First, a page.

Previously whenJeremy explained loss function he showed us a y=x**2 graph and explained gradient descent on that graph.
However now I am using a sigmoid function as shown below to get my values
def mnist_loss(predictions, targets):
predictions = predictions.sigmoid()
return torch.where(targets==1, 1-predictions, predictions).mean()

so when i do : loss.backward()
SO from what I understand each of loss for my predictions are being forced to fit onto each of their own y=x**2 graph and each of these would be telling me:

Your prediction’s loss is at point P on a y = x**2 graph. weights.grad tells you how much the loss changes if we change each of your parameters(weight values for each pixel) by a small amount .

Do help me clarify this.

Also the above makes sense but I cant wrap my head around , If I am using the sigmoid function why am I making each of my prediction’s loss sit on a y=x2 curve and gradient descent is being done on that curve? How come it is always a y=x2 curve

also y = x**2 refers to y = square of x … just incase different people refer to it differently

why does he do p.data -= p.gard.data*self.lr
I get what is being done, he is calculating the step(how much we should change the weight or bias to reduce loss) but earlier when he creates the train_epoch function

he does p.data -= p.gard*self.lr , not including the .data this time … he did explicitely state that we do not want the gradient of the step to be calculated and I understand that so shouldn’t we do p.grad.data too ?

Hi Shay,
I believe the first question is about what does the gradient represent. The gradient contains the partial derivative of the dependant variable y with the independent variable, here x, but can generalise (weight1, weight2, …weightN). Consequently, what you get in weight.grad are the N derivatives of y with regard to each weight independently.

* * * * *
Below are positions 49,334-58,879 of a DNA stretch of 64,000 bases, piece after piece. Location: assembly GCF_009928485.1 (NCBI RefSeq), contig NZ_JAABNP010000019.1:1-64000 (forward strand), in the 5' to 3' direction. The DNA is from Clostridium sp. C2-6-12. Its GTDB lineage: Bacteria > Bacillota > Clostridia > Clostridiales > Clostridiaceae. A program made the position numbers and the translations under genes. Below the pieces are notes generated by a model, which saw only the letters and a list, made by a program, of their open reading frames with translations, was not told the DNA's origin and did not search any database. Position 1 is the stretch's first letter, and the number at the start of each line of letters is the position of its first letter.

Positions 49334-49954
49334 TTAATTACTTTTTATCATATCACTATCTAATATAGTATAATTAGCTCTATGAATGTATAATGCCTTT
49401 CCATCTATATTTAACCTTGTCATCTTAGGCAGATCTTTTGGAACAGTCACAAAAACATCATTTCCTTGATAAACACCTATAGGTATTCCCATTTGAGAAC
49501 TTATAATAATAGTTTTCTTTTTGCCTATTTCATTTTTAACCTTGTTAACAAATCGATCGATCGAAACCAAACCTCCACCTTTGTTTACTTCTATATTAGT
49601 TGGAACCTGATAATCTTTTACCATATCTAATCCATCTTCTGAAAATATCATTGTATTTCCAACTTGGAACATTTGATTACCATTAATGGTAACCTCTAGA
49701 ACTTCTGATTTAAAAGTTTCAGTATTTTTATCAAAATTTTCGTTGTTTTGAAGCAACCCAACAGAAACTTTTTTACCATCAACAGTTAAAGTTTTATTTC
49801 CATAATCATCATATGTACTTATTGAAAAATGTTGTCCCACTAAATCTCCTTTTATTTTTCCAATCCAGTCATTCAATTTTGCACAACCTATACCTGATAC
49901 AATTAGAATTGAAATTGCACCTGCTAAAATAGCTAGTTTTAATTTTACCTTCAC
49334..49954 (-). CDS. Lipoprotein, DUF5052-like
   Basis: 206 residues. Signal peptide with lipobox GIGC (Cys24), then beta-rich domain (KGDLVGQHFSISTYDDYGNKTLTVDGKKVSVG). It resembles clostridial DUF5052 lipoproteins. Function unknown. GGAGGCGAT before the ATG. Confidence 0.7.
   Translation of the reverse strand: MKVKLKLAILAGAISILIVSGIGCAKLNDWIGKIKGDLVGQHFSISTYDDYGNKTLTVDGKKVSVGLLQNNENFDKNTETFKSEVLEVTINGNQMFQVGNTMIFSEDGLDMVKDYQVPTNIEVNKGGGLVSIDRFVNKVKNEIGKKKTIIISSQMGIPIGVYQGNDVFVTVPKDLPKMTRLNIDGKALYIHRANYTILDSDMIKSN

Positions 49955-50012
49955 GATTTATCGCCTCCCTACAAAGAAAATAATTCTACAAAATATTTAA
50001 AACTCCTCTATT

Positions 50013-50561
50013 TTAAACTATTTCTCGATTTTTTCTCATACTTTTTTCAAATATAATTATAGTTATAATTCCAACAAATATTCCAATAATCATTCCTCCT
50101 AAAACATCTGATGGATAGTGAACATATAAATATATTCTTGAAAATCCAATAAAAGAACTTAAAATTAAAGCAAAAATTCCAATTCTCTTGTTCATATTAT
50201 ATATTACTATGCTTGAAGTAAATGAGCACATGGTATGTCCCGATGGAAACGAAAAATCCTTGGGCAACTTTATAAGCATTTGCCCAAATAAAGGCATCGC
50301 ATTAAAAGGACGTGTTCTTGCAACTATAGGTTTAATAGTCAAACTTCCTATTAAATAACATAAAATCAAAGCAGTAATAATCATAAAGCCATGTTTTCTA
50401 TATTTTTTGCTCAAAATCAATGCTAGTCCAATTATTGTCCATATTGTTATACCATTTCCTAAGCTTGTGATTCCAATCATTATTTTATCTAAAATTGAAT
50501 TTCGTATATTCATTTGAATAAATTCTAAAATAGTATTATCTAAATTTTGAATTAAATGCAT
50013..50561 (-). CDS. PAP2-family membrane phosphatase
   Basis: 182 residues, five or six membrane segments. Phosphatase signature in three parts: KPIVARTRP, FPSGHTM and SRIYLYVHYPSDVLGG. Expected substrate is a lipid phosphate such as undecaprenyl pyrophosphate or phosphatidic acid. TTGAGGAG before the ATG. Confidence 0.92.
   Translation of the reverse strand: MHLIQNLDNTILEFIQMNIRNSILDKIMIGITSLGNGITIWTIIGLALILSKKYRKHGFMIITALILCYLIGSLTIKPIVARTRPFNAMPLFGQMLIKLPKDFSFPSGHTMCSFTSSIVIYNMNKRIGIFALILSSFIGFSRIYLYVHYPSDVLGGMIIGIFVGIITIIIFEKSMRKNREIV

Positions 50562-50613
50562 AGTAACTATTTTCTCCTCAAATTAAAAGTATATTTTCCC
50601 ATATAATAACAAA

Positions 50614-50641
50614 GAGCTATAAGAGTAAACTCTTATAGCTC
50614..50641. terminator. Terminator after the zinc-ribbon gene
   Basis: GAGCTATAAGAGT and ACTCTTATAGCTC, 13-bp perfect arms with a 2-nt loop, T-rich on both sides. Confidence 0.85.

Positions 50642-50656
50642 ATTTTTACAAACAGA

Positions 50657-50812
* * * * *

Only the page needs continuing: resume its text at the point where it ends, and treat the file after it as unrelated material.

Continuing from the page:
Regarding when Jeremy is talking about “how much the loss changes”, let me use an example : if y = 5x, the derivate w.r.t x is y’=5. So you can quantify, the impact of a variation of x for y. In that case, an increase of 1 for x will result in an increase of 5 for y.
For the second question, you use a sigmoid to make sure your predictions are between 0 and 1, that is all. The y=x2 curve is used only to illustrate what a gradient is. PyTorch computes automatically the gradients of your loss function.

Dear Charles you have commented on my second question in the past 2 days, Thank you very much for your explanation. Being new to this i found certain things q hard to pick up initially but your explanations have helped, I also asked another question " Jeremy creates the BaicOptim Class :" in this same string, it should be the reply over yours. If you could clarify that, it’d be perfect.
Thank you very much for your help sir

Hi Shay, yes I had seen it, I just needed more time to investigate. I have run the code with both p.grad.data and only p.grad and it works in both cases. In general, we assign to the p.data field to prevent from computing the gradient but in that case it can be used interchangeably because it is on the right side of the assignment. However, it is important to use p.data on the left side.